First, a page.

Disruptive One Year Contracts
I haven’t found that guy yet. He must be a slick Jerry Maguire type. Instead, maybe it’s a woman like the oracle character from the Matrix, who just “knows” what is going to happen. Regardless, I’m dying to speak with this person and find out how they perpetuated the fraudulent idea that one year contracts are preferred. Try to find a text-book that teaches one year contracts are better, or spend a few minutes on your favorite search engine. It’s simply not there.
When I consistently hear “We only do one year contracts”, I just shake my head. Your office lease is 5 years or the mortgage on your building is at least 15 years. The note on the company vehicle is probably 4 years. Even your cell plan is 2 years. So, the reality is that almost nothing you do is a one year contract.
Ask a simple question like “Do you have a 5 year plan?” and you start to uncover startling things like no budgeting and record keeping just for the sake of paying taxes. Alternatively, you have the opposite extreme where the last quarter of every year is spent scrutinizing expenses, rather than getting new business. Here’s the revelation about one year contracts:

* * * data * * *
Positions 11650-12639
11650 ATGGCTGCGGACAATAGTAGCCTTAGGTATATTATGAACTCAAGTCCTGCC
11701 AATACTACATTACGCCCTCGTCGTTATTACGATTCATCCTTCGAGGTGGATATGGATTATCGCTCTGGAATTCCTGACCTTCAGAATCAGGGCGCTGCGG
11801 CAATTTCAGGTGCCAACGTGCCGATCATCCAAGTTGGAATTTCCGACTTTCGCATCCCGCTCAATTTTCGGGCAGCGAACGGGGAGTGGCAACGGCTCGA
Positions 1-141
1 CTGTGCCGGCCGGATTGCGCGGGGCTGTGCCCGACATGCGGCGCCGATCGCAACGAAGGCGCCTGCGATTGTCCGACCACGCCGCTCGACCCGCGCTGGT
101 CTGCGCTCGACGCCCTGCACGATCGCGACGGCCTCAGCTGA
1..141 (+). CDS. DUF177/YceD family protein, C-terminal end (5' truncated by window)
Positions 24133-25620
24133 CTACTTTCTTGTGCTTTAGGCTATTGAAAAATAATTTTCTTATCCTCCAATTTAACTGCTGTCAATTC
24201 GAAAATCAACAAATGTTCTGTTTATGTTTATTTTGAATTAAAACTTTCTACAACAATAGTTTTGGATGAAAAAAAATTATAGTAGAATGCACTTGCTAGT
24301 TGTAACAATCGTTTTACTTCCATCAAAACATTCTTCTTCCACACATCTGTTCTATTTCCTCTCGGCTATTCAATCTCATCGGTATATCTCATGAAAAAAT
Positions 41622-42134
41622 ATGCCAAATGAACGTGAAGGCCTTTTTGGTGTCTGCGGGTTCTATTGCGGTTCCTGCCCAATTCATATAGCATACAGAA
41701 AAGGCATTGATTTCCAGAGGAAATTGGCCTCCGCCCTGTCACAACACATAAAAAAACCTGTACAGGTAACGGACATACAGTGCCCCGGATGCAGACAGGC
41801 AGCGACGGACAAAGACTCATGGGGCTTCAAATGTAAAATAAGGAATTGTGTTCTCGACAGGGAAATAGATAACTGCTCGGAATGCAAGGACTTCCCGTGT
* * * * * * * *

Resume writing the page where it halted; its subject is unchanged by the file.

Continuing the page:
- One year contracts are disruptive. By the time you get a contract made, you’ve got just 8 months before you start evaluating vendors and options for the next. Yearly transitions to new products or services are time-consuming and painful to business. For example, try moving offices each year.
- One year contracts are expensive. Vendors don’t blink when you just want a one year contract because they know their margins are better than discounted multi-year contracts, and most businesses rarely review and often just automatically renew each year.
The common objection is the concept of “lock-in”, but in actuality you’ve usually locked in a better price and should definitely have some performance and cancellation “escape hatch” options in any contract. Unless it’s a totally different category or technology, I challenge you to find any service that you pay less for now than 5 years ago.
If you’re worried about multiple year contracts with that shady LLC or new startup, then that means you shouldn’t be doing business with them any way. Don’t be the usual office monkey doing the same tricks over and over. Stop blindly doing one year contracts and start reviewing multi-year options.